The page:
Wet Wipes can cause rashes just like toilet paper can
Wet wipes are being used by many in the belief that they are soothing, provide better cleaning and are generally better for their skin’s well being. People with rashes or hemorrhoids in particular reach for these usually soft, cooling alternatives.
While it is true that wet wipes will provide better cleaning, the soothing action should be seriously questioned. As a matter of fact, many wet wipes actually add to or even cause serious irritation to skin.
So much so, in fact, that some people have been unable to walk for months, or been unable to go to work because of the effect of wet wipes on their skin. Often, the problem was originally put down, mistakenly, to skin conditions such as dermatitis or psoriasis.
In spite of an array of treatments, the soreness and itching did not recede, until the use of wet wipes was stopped. So how and why do wet wipes cause rashes?
The main reasons wet wipes cause allergic reactions are the preservatives that have to be added to the wipes to prevent them from drying out or developing mold.
While even the safest among these additives are effectively capable of causing an allergy, the main culprit is a chemical added by most manufacturers, known as MCI, or methylchloroisothiazolinone.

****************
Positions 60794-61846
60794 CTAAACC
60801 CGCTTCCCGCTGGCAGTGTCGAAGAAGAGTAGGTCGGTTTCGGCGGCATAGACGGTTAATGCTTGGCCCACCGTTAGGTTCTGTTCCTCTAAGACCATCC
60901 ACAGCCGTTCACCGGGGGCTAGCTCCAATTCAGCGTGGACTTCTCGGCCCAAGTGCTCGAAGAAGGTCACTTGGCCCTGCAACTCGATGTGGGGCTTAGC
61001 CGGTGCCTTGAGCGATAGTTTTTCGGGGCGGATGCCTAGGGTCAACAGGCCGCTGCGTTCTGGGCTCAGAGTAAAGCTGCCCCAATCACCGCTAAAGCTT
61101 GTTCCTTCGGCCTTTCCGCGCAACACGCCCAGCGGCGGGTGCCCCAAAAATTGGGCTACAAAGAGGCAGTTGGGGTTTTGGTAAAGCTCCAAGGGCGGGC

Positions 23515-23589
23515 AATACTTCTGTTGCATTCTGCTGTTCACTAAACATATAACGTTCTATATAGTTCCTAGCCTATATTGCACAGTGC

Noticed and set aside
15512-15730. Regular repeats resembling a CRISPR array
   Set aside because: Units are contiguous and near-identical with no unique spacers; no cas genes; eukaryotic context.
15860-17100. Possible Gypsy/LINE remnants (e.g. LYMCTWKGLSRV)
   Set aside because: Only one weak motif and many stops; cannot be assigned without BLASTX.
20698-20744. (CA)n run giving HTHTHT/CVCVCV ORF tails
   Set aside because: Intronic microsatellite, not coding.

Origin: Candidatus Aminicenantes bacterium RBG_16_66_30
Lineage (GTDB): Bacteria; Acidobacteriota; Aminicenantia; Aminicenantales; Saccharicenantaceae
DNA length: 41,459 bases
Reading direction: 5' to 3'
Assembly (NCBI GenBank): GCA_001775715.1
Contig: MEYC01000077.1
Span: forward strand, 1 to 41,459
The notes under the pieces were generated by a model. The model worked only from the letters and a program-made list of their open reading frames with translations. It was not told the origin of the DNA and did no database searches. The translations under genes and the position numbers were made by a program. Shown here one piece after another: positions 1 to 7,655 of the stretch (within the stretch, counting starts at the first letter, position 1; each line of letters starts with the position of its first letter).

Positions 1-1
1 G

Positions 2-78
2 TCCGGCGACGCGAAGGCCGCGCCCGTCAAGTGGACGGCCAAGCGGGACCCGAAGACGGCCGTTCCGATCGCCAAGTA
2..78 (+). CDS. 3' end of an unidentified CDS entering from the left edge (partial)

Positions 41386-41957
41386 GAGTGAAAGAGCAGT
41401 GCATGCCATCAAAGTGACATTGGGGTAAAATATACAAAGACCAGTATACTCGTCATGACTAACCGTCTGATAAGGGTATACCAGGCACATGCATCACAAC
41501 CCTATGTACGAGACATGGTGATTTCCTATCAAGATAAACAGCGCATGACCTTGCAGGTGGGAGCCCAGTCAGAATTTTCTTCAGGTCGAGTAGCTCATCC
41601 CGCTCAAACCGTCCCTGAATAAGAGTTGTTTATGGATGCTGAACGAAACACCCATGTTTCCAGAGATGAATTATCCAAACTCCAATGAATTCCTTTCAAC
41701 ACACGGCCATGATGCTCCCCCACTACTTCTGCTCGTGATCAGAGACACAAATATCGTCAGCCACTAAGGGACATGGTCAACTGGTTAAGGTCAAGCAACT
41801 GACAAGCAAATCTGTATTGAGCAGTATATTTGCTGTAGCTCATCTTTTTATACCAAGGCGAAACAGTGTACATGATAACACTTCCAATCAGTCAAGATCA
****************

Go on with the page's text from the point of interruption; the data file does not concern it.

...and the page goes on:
Several studies have shown that a large percentage of people will react in particular to this one chemical. The reactions can range from minor irritations to severe rashes and soreness to the point of serious pain.
The same goes for many of the additives used to provide the fresh smell and the soothing coolness. Although a lot of them are natural extracts, they can still cause problems in individuals prone to sensitive skin reactions or allergies.
Even specially medicated wet wipes meant to be safe have to contain some sort of preservative and thus represent a risk.
To add to problems, wet wipes – as the name suggests – are wet and after cleaning an area with them, it remains damp. This alone can ultimately lead to soreness. Using toilet paper to dry the area is of little help, as toilet paper can also cause irritation.
Finally, wet wipes are often flushed straight down the toilet, where they can not only cause clogging in pipes and septic systems, the chemicals contained within them are also released freely into the environment.
So what should an individual do to prevent rashes from wet wipes and/ or toilet paper and prevent the environment from being affected, too? One has, after all, got to keep clean.
The best, safest, way both for personal health and environmental reasons is to use a bidet for personal hygiene after bowel movements. By cleaning the area thoroughly through use of warm jets of water, perfect cleanliness is assured without any risk of allergic reactions.
Warm air drying the area prevents soreness created by dampness. The skin is left free from all irritation and the environment is protected from unpleasant, costly clogging and the release of potentially dangerous chemicals.